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he is at peace with the Siamese, he may be a good neighbour, and we may be gainers by

the religious men of the age, one of whom, by name Budder, resorting to his place of residence, was solicited by the Rajah to appoint some one for the purpose of instructing him in religious rites, and Shawhmany was ac cordingly appointed agreeably to the Rajah's requisition ; at this time it rained from Heaven, gold, silver, and precious stones, which were buried under ground in charge of the above priest, whose house was of gold and silver workmanship, to which the people resort, and worship the deities; and the Rajah kept a large establishment of servants, and of slaves at the temple, for the service of travellers and passengers; and his time was engaged in the studying of the five books, and he always refrained from immoral practices and deeds interdicted by his religion, and the priests, &c. abstained from the flesh of geese, pigeons, goats, hogs, and of fowls; and wickedness, theft, adultery, lying, drunkenness, were unknown in that age.

I likewise pursue a line of conduct and religion similar to the above; but previous to my conquest of Arracan, the people were as snakes wounding men, a prey to enmity and disorder; and in several provinces there were eaters of the flesh of men, and wickedness prevailed amongst them, so that no man could trust his neighbour. At this time one Bowdah Outhar, otherwise Sery Boot Taukwor, came down in the country of Arracan, and instructed the people and the beasts of the field in the principles of religion and rectitude, and agreeably to his word the country was governed for a period of 5000 years, so that peace and good-will subsisted amongst men; agreeably hereto is the tenor of my conduct and government of my people: as there is an oil, the produce of a certain spot of the earth, of exquisite flavour, so is Life-V.II.

I

his gold and ivory; but I have no inclination to taste his sweet and delicious petroleum, which he praises fo highly; I am satisfied with the smell of it, and with its singular pro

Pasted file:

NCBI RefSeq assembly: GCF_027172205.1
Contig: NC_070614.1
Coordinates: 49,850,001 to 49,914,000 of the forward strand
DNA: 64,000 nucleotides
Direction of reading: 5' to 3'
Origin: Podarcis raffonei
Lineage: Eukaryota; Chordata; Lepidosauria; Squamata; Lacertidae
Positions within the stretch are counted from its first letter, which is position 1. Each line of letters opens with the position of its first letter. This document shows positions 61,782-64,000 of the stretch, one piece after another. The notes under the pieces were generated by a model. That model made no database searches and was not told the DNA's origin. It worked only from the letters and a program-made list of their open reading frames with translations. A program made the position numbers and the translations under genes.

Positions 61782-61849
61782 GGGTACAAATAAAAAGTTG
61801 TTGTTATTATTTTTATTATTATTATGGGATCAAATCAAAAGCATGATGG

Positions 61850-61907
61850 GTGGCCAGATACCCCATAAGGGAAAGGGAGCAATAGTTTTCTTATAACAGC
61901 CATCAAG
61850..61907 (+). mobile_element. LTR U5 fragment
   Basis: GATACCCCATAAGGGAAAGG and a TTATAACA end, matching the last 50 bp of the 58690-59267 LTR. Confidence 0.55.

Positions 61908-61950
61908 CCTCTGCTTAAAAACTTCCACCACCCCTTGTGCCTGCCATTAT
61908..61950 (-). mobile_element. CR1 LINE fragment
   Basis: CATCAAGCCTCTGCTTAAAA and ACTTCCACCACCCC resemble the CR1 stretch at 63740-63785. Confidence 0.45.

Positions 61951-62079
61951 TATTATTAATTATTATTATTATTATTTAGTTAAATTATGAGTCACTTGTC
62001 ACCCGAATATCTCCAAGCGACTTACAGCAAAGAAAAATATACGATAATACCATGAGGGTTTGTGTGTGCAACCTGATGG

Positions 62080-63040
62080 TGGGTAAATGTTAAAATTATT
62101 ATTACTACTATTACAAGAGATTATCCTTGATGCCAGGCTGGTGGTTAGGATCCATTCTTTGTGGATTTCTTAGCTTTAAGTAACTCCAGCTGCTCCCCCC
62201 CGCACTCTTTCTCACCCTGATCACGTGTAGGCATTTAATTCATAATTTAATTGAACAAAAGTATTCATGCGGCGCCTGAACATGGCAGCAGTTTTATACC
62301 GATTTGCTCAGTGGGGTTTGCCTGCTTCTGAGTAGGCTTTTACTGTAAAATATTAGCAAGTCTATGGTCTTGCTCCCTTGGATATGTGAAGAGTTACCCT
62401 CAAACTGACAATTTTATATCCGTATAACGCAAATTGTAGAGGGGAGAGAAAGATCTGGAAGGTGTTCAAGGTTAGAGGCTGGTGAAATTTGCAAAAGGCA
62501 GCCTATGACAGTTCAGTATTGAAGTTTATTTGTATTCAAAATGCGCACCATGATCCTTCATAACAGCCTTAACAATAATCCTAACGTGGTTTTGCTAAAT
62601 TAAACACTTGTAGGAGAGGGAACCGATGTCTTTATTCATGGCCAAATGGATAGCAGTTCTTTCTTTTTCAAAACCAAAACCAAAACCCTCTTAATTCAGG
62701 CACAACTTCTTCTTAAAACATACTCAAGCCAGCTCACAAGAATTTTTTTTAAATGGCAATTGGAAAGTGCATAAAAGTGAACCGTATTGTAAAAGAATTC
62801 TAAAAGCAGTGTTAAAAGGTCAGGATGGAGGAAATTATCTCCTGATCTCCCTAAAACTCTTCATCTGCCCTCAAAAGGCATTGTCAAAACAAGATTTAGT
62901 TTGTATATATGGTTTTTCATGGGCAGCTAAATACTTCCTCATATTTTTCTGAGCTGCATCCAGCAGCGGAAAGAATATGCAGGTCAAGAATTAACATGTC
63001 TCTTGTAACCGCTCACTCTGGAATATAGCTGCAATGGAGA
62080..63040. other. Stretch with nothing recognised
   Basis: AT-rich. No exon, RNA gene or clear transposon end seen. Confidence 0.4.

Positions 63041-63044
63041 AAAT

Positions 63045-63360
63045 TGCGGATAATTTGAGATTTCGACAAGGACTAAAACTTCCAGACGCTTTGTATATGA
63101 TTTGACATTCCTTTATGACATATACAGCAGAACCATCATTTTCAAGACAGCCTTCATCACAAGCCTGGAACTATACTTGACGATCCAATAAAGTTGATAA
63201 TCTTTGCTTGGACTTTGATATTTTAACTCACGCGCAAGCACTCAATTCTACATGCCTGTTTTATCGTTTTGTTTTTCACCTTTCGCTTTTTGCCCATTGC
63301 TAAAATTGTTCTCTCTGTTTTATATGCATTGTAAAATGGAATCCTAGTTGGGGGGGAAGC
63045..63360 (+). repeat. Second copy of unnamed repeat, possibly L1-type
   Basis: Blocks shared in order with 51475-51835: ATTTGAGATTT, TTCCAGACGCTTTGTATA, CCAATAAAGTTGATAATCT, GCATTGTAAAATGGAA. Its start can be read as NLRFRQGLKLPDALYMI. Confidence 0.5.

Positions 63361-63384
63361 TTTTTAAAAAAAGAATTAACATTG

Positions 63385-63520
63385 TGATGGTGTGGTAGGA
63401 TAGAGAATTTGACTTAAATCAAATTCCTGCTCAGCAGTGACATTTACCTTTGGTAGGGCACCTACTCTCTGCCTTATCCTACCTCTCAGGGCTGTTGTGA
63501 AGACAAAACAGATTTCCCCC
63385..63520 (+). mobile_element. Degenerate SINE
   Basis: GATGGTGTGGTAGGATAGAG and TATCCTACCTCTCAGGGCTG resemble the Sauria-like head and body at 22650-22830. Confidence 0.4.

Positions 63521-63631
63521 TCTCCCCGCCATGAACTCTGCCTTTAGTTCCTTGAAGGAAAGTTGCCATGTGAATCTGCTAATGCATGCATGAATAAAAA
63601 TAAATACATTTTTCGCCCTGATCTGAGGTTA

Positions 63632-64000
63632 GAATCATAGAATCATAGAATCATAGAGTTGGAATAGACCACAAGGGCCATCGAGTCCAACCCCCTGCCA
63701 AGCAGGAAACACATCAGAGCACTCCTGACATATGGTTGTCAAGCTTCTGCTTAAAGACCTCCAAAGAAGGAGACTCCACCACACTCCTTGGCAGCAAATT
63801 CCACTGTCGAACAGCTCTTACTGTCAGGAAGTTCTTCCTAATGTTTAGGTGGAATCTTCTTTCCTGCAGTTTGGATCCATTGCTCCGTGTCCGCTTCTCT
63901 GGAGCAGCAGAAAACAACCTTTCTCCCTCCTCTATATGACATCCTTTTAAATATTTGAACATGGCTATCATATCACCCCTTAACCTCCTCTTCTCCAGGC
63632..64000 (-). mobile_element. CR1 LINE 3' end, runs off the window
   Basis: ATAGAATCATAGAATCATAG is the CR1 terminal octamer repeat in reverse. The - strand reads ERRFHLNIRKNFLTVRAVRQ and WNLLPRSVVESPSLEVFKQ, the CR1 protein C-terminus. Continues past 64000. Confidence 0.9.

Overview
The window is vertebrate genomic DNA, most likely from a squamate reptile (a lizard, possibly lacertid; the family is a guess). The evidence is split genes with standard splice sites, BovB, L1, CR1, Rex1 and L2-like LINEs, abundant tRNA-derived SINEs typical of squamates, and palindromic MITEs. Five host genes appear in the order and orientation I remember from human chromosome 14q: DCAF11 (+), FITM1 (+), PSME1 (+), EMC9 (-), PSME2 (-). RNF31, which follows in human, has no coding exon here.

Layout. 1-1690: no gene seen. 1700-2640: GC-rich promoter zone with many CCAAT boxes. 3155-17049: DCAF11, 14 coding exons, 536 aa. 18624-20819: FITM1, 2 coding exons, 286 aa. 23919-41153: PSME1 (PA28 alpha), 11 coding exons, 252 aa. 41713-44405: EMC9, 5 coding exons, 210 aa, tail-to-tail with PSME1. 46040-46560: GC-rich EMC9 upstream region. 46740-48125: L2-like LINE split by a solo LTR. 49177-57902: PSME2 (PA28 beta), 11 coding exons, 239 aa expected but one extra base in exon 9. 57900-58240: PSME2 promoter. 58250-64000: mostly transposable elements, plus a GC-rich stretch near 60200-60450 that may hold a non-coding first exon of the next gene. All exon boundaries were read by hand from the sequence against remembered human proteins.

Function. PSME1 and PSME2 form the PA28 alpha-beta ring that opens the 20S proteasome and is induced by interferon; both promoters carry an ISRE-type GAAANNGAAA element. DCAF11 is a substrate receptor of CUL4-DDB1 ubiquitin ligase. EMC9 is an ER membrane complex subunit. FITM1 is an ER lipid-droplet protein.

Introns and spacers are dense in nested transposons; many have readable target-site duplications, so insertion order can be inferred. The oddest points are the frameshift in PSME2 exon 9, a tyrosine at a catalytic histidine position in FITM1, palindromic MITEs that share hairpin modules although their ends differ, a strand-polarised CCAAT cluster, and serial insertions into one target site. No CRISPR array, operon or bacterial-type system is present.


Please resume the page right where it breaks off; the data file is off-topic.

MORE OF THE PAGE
my dignity and power above that of other Rajahs; and Taffloo Rajah, the high priest, having consulted with the others of that class, represented to me on 15th Aughur 1148, saying, do you enforce the laws and customs of Sery Boot Taukwor, which I accordingly did, and moreover erected six places of divine worship, and have conformed myself strictly to the laws and customs of Sery Tamah Chucka, governing my people with lenity and justice.

As the country of Arracan lies contiguous to Chittagong, if a Treaty of Commerce were established between me and the English, perfect amity and alliance would ensue from such engagements; therefore I have submitted it to you, that the merchants of your country should resort hither for the purpose of purchasing pearls, ivory, wax, and that in return my people should be permitted to resort to Chittagong for the purpose of trafficking in such commodities as the country may afford; but as the Mugs residing at Chittagong have deviated from the principles of religion and morality, they ought to be corrected for their errors and irregularities agreeably to the written laws, insomuch as those invested with power will suffer eternal punishment in case of any deviation from their religion and laws, but whoever conforms his conduct to the strict rules of piety and religion, will hereafter be translated to Heaven. I have accordingly sent four elephant's teeth under charge of 30 persons, who will return with your answer to the above proposals and offers of alliance,